WDM#01 W I D D E R with Peter Fritzenwallner
Vienna, 19th April – 3rd May, 2018
Poisson Distribution. Rain. Or how many members of the Prussian army we’re killed by horse kicks in a certain period of time. Periods of accumulations, which alternate with fewer occurrences of this kind.
Deadly horse kicks occurred irregularly in the Prussian army. As irregularly as those horses hit, do photons of thermal light sources within the visible spectrum (such as our sun or other objects located much deeper in the interstellar or even intergalactic space) hit the sensor of a telescope camera.
Like rain. Sometimes, two or three drops per second strike an area of the asphalt, sometimes it takes seconds for another drop to hit the same spot. (here: pixels.) Therefore, it makes sense to add multiple shots of the same astronomical object. Galaxies, interstellar emission nebulae, star clusters, etc. are extremely faint. To make them visible, you have to spend hours illuminating the camera-sensor. However, this is hardly possible due to the ever increasing light pollution. Because if exposed too long, the signal strength of the general sky brightness (caused by artificial light sources) exceeds the signal of the very small amount of light emitting object in the sky. Therefore you stack. 50 shots per 5 minutes amount to 250 minutes of exposure time. That’s something over 4 hours. But there’s more possible. Photon Dripping, better than Pollock. Because in the micro range on the pixel level, the same signal never comes a second time. In terms of the whole picture this means more information. Less static. Less noise. Pollock was noise. Rauschenberg too. Not of my interest. Those images are time containers. But unlike an athlete’s sequence of motion, photographed by Muybridge at that time. They are not a nude descending a staircase. They do not visualize a sequence of movements, but different. They show a presence, moment by moment like semitransparent slides overlaid. 50 shots of 5 minutes each – that’s over 4 hours of presence, photons like drops of paint, that dried immediately after the impact, superimposed and superimposed, reinforced and intensified. Deep sights. Deep pictures. (Text: Peter Fritzenwallner)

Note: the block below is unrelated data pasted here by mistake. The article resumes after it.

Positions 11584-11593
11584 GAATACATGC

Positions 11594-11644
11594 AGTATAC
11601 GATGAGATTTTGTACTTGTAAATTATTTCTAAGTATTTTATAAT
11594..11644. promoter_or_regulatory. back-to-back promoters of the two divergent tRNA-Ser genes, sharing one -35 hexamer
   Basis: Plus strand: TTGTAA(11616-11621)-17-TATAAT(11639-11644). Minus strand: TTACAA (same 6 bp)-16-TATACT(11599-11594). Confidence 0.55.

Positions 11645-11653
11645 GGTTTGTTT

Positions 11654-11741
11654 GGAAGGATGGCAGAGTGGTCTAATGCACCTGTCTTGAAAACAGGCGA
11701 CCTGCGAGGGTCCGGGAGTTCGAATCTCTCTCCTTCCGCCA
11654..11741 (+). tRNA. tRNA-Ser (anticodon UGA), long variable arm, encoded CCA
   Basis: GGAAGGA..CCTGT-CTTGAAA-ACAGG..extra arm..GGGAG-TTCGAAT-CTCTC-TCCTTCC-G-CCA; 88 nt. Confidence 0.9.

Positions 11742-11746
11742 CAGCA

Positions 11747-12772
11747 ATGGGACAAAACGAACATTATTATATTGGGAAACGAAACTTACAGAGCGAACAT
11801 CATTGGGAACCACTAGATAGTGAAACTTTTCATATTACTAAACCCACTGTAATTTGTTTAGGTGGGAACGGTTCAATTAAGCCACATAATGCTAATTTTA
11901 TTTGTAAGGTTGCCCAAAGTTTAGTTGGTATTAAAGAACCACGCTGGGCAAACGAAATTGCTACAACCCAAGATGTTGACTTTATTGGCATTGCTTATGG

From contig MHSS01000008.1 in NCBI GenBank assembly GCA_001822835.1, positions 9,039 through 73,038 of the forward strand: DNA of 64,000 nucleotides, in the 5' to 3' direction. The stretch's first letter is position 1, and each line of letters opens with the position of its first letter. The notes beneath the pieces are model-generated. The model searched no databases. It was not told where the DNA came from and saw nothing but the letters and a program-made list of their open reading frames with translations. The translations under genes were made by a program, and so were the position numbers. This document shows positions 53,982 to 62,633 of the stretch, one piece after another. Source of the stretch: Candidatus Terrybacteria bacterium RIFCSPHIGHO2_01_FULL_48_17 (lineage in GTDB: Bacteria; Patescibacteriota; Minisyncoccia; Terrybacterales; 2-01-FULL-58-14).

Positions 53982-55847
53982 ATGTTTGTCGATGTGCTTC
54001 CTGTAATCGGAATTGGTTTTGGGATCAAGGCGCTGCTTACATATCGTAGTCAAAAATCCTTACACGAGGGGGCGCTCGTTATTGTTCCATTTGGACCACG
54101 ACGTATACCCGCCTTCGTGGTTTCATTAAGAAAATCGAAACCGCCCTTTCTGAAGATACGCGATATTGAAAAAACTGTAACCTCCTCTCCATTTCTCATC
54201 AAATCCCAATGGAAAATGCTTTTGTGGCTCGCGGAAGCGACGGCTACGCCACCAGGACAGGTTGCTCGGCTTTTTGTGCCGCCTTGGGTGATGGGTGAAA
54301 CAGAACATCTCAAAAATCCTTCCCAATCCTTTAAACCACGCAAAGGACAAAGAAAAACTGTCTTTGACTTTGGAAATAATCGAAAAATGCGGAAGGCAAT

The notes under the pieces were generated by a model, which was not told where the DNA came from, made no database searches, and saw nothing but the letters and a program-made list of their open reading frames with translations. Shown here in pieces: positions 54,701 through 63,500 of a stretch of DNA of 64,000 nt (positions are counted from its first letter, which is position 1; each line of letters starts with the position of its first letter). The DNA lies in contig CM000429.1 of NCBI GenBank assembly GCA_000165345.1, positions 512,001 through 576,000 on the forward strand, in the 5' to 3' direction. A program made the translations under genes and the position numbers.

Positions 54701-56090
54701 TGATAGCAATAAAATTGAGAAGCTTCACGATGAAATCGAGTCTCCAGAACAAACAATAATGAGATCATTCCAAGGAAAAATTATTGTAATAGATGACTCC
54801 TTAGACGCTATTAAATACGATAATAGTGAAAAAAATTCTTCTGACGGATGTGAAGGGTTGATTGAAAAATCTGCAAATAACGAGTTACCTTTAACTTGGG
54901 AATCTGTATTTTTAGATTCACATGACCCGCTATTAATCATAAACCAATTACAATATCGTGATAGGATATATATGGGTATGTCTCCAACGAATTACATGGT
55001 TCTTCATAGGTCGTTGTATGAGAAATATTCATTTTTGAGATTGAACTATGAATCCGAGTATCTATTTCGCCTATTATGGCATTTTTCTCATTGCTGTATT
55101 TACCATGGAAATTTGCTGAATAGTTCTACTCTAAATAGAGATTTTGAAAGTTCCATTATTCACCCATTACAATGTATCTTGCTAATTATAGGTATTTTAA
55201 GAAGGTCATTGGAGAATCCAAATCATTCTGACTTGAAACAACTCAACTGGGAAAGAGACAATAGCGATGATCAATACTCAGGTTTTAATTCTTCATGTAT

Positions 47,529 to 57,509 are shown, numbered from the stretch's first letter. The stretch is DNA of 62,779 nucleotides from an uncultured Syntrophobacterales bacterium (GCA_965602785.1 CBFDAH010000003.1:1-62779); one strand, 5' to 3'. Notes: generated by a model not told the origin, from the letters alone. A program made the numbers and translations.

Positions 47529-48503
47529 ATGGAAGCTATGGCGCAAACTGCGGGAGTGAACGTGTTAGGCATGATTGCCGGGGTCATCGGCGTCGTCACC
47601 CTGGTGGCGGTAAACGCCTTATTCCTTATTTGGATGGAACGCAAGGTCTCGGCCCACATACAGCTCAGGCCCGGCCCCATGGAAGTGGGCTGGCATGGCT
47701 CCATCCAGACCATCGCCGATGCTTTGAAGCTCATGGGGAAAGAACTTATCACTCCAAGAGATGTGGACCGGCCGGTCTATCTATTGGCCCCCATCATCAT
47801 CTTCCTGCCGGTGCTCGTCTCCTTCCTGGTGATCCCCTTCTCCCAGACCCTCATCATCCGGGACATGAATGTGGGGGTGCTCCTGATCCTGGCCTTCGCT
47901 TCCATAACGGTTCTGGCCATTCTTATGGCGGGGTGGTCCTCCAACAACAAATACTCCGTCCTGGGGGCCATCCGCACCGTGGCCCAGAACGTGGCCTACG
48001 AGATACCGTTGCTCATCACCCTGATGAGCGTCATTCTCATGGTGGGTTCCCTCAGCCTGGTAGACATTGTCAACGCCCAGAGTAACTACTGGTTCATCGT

Having this in mind, The White Dwarf Magazine presents Peter Fritzenwallner’s proposal to dim a bright street lamp, It’s all about fighting light pollution. WE WANT A DARK SKY (mixed media, cast iron, 2017).
The White Dwarf Magazine series is an exhibition format by Sebastian Doplbaur and Lena Sieder-Semlitsch. Each issue consists of an exhibition as well as a publication.
Photo credits: White Dwarf Projects